Why don’t we walk through a little bit… you’ve transitioned a bit from research and writing about this for a long time. Talk to us a little bit about your background of working with the Bonner family and then now transition to the dark side, being on the buy-side and managing money. Walk us through that kind of transition. And I’d love to hear where you’re seeing opportunities today and everything else.

Chris: Well, it’s interesting how it came about because I did the newsletter for a very long time. And it had a model portfolio. And Agora had an audit of those track records. And my newsletter was the best of anything that they’d published. That naturally led to some, I guess, interest on the part of the Bonners. But I had been working with them for a long time and I got to know them pretty well. And really the way it came about was almost accidental.

I remember I was at a conference with Bill, and we were on a… it was like a little cruise that the organizers had put on for speakers. And this was in Vancouver, and we went around a harbor. And on the way back coming back, it was just Bill and I talking about this. And he was telling me about how his family office hadn’t done very well, and he’s getting ready to turn it over to a money manager. I said oh, Bill, don’t do that, you know, I’ll help you. And so one thing led to another I mean, we actually shook on it and wasn’t really sure that anything would come out of it or not. And I didn’t see him the rest of the weekend for the conference.

And I remember I was having breakfast with a colleague and I was telling him the story. And he’s like, “Yeah, that’s cool. I don’t know if anything will come of it, but it’s a good story.” And then one day, I got an email from Bill Bonner, his oldest son, and he was like, “Hey, I heard you were talking to my dad about helping with the family office and I’m here to make that happen.” So that’s how that transitioned.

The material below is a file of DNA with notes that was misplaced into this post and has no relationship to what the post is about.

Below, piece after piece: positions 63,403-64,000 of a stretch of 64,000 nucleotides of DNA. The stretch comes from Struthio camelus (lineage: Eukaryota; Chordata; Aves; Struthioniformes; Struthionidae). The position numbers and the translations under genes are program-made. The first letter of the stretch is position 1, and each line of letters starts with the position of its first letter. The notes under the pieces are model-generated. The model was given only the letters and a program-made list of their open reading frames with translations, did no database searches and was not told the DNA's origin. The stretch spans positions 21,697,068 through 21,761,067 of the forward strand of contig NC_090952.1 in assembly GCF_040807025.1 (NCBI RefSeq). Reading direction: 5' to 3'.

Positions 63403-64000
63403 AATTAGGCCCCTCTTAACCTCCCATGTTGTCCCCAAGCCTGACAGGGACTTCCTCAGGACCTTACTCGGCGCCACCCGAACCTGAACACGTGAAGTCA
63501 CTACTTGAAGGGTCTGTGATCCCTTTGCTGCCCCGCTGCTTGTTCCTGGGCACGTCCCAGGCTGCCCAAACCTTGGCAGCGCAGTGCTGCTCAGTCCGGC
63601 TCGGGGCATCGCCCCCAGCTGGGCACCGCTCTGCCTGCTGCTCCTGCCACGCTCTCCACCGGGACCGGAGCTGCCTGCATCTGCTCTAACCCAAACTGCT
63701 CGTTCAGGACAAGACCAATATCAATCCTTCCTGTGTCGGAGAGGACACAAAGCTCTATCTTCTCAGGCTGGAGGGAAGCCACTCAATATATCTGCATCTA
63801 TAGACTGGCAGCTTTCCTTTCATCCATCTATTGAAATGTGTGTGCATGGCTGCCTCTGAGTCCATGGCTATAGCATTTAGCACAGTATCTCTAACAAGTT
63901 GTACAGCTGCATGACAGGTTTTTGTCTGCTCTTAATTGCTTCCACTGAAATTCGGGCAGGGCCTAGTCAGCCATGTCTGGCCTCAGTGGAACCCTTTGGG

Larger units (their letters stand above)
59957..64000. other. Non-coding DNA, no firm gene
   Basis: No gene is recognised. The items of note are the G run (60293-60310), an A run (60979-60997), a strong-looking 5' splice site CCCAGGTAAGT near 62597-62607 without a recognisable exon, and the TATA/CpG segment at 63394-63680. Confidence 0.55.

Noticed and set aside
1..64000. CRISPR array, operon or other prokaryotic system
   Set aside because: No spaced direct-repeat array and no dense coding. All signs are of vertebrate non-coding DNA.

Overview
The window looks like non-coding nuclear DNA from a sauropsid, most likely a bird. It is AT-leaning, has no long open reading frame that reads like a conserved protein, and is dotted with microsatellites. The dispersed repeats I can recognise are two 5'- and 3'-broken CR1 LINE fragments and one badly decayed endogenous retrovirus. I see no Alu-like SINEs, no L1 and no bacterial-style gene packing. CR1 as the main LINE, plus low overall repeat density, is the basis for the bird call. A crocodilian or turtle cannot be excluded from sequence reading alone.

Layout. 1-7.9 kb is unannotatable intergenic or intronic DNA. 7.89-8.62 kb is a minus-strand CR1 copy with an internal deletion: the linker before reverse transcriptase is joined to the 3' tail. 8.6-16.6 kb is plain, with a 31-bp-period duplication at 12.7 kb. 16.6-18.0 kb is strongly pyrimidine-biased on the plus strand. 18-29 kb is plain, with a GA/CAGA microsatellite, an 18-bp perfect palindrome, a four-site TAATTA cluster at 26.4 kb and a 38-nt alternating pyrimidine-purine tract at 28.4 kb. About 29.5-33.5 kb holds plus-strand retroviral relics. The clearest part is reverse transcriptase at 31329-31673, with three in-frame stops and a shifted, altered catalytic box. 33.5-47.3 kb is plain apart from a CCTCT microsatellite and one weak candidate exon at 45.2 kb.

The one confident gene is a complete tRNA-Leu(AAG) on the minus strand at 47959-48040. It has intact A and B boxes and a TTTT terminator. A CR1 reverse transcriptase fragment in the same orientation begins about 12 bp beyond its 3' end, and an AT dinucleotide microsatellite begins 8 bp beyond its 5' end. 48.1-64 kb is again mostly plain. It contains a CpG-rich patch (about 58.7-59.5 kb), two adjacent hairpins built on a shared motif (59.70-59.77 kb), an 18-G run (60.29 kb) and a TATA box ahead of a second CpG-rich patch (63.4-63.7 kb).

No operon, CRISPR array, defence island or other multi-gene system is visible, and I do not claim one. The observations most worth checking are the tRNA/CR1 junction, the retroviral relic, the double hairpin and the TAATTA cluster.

And so I joined or started to work for the family office in 2016 and helping them out with some of their different investments. And then last summer, I had the idea of well, why don’t we just start our own fund. And I asked if the Bonners would seed it, and they did with $25 million.

And so the long story short there it was started in January, with the Bonners there as anchor investors. And it was good timing, really, because we avoid that fourth quarter of slaughter and started in January. And yes, now here I am running Woodlock House kind of really with the same basic principles that I used when I wrote my newsletter all those years. The same kind of focus on stocks that I perceive to be undervalued that have an owner-operator, those are kind of key elements.